What is the connection between evolution, freedom, and consciousness?
Sartre says man is condemned to be free – condemned to be free. The whole of nature is at ease because there is no freedom. Freedom is a great burden.
“That’s why we don’t even like freedom; however we may talk about it, no one likes freedom, everyone fears freedom. Freedom is a dangerous thing. In nature there is no freedom. That’s why there is so much silence. You can never say to a dog, ‘You are an imperfect dog.’ Every dog is perfect.
“You can say to a man, ‘You are not a perfect man.’ It is meaningful, but to say to a dog, ‘You are not a perfect dog,’ is absurd. Every dog is perfect because a dog is not free to be. He is goaded by evolution; he is made, he is not a self-creator.
“A rose is a rose. However beautiful, it is not free, it is just a slave. Look at a rose: beautiful, but just a slave, goaded. There is no freedom to flower or not to flower. There is no problem, there is no choice: a flower is to flower. The flower cannot say, ‘I don’t like flowering,’ or, ‘I refuse.’ It has no say, no freedom.
“That’s why nature is so silent, a slave. It cannot err, it cannot go wrong. And if you cannot go wrong, if you are always right, and if your ‘right’ is not in your hands, then it is just goaded by eternal forces.
Nature is a deep slavery. With man, for the first time freedom enters.
“Man is free to be or not to be. Then there is anguish, fear whether ‘I may be capable….’ whether ‘I may be or may not be. What is going to happen?’ There is a deep trembling. Every moment is a suspended moment. Nothing is fixed and certain, nothing is predictable with man. Everything is unpredictable.
“We talk about freedom, but no one likes freedom. So we go on talking about freedom and creating slavery. We talk about freedom and then create a new slavery. Our every freedom is just a change of slavery. We go on changing from one slavery to another, from one bondage to another.
“No one likes freedom because freedom creates fear. Then you have to decide and choose.
We ask, we want that someone should tell us what to do – the society, the guru, the scripture, the tradition, the parents.
“Someone should say what to do, someone should show the path. Then we can follow, but we cannot move by ourselves. There is freedom and there is fear.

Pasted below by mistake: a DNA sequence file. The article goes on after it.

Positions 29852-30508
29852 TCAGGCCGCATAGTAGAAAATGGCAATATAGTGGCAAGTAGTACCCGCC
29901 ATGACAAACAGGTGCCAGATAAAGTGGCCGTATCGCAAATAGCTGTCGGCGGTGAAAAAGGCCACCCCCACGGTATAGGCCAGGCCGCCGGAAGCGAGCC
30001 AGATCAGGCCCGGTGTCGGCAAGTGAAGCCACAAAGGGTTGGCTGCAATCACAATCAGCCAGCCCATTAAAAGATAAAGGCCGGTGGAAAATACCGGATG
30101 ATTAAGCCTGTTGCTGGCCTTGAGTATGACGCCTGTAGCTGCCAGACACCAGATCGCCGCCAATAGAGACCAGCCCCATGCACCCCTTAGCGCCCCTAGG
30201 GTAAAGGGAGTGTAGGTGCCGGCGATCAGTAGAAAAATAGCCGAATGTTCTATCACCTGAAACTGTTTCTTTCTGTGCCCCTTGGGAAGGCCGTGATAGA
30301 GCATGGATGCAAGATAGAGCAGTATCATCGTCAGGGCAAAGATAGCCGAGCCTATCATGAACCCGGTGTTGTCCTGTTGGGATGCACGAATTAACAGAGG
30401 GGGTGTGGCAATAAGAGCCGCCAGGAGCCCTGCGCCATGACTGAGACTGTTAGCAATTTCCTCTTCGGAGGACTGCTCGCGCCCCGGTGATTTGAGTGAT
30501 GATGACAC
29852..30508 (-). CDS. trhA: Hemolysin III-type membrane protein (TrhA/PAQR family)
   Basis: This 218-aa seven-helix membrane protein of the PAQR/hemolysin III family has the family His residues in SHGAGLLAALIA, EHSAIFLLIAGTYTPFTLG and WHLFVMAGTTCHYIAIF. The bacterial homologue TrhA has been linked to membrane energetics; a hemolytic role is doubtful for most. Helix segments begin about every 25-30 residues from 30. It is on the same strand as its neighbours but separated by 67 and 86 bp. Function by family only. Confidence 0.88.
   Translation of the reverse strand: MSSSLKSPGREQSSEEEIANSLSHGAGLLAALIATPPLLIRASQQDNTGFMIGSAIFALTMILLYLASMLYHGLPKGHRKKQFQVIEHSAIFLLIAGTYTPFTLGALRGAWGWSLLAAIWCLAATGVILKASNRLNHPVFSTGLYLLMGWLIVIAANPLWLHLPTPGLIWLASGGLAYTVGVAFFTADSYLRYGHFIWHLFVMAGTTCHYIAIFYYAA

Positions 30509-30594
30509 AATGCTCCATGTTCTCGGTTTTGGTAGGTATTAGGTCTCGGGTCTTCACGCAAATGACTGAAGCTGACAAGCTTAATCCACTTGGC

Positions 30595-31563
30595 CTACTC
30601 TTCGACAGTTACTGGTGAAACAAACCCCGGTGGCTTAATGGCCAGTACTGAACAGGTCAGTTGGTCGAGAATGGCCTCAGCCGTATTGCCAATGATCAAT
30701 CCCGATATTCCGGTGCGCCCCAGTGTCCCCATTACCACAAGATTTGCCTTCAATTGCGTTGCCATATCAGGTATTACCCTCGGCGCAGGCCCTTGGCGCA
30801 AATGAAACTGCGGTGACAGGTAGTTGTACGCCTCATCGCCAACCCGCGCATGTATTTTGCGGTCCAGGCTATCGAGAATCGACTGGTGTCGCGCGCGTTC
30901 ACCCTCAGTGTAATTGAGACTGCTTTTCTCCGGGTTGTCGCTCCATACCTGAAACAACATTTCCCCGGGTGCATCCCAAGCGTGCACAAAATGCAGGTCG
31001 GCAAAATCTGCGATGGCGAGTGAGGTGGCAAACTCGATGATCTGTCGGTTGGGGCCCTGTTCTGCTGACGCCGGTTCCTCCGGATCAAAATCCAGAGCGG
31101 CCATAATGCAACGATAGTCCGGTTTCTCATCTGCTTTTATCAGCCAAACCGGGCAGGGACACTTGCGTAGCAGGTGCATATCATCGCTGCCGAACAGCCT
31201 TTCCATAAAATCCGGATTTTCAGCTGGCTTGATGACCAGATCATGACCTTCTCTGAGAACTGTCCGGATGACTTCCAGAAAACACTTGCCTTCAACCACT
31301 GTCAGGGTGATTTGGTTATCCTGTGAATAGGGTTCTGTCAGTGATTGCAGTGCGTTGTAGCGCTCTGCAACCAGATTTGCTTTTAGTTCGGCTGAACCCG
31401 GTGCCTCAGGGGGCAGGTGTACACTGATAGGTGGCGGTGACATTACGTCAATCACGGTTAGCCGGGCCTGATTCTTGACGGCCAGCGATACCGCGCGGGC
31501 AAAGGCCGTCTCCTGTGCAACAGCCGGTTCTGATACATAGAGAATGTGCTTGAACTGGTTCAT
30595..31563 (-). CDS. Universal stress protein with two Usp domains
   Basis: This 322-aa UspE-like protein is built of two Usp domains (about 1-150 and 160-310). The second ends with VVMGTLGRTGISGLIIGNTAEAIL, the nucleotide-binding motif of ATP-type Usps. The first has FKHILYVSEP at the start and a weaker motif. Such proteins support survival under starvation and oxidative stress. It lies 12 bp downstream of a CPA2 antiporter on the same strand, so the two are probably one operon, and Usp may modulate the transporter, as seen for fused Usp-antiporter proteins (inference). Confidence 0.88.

“That’s why there are so many religions. So many religions – they are not because of Jesus and Buddha and Krishna; they are because of a deep-rooted fear of freedom. You cannot be just a man. You have to be a Hindu or a Mohammedan or a Christian. Just by being a Christian you lose your freedom, by being a Hindu you are no longer a man because now you say, ‘I will follow a tradition. I will not move in the uncharted, in the unknown. I will move on a well-trodden path. I will move behind someone. I will not move alone.’
“’I am a Hindu’ means ‘I will move in a crowd. I will not move as an individual because if I move as an individual alone, there is freedom.
‘Every moment I have to decide, every moment I have to give birth to myself, every moment I am creating my soul.
“‘And no one else will be responsible. Only I will be responsible, ultimately.’
“Nietzsche has said: ‘Now God is dead and man is totally free.’ If God is really dead, then man is totally free. Man is not so afraid of God’s death; he is much more afraid of his own freedom. If there is a God, then everything is okay with you. If there is no God, then you are left totally free, condemned to be free. Now do whatever you like and suffer the consequences. No one else will be responsible.
“Erich Fromm has written a book, The Fear of Freedom. You fall in love and you begin to think of marriage. Love is freedom, marriage is slavery. But it is difficult to find a person who falls in love and will not think of marriage immediately.
Because love is freedom, there is fear.
“Marriage is a fixed thing, there is no fear. Marriage is an institution, dead. Love is an event, alive. It moves, it may change. Marriage never moves, it never changes. Because of this, marriage has certainty, security. Love has no certainty, no security.
“Love is insecure; any moment it may disappear into the blue as it has appeared from the blue. Any moment it may disappear. It is very unearthly, there are no roots in the earth. It is unpredictable. ‘So better get into marriage. Then roots are there. Now this marriage cannot evaporate into the blue. It is an institution.’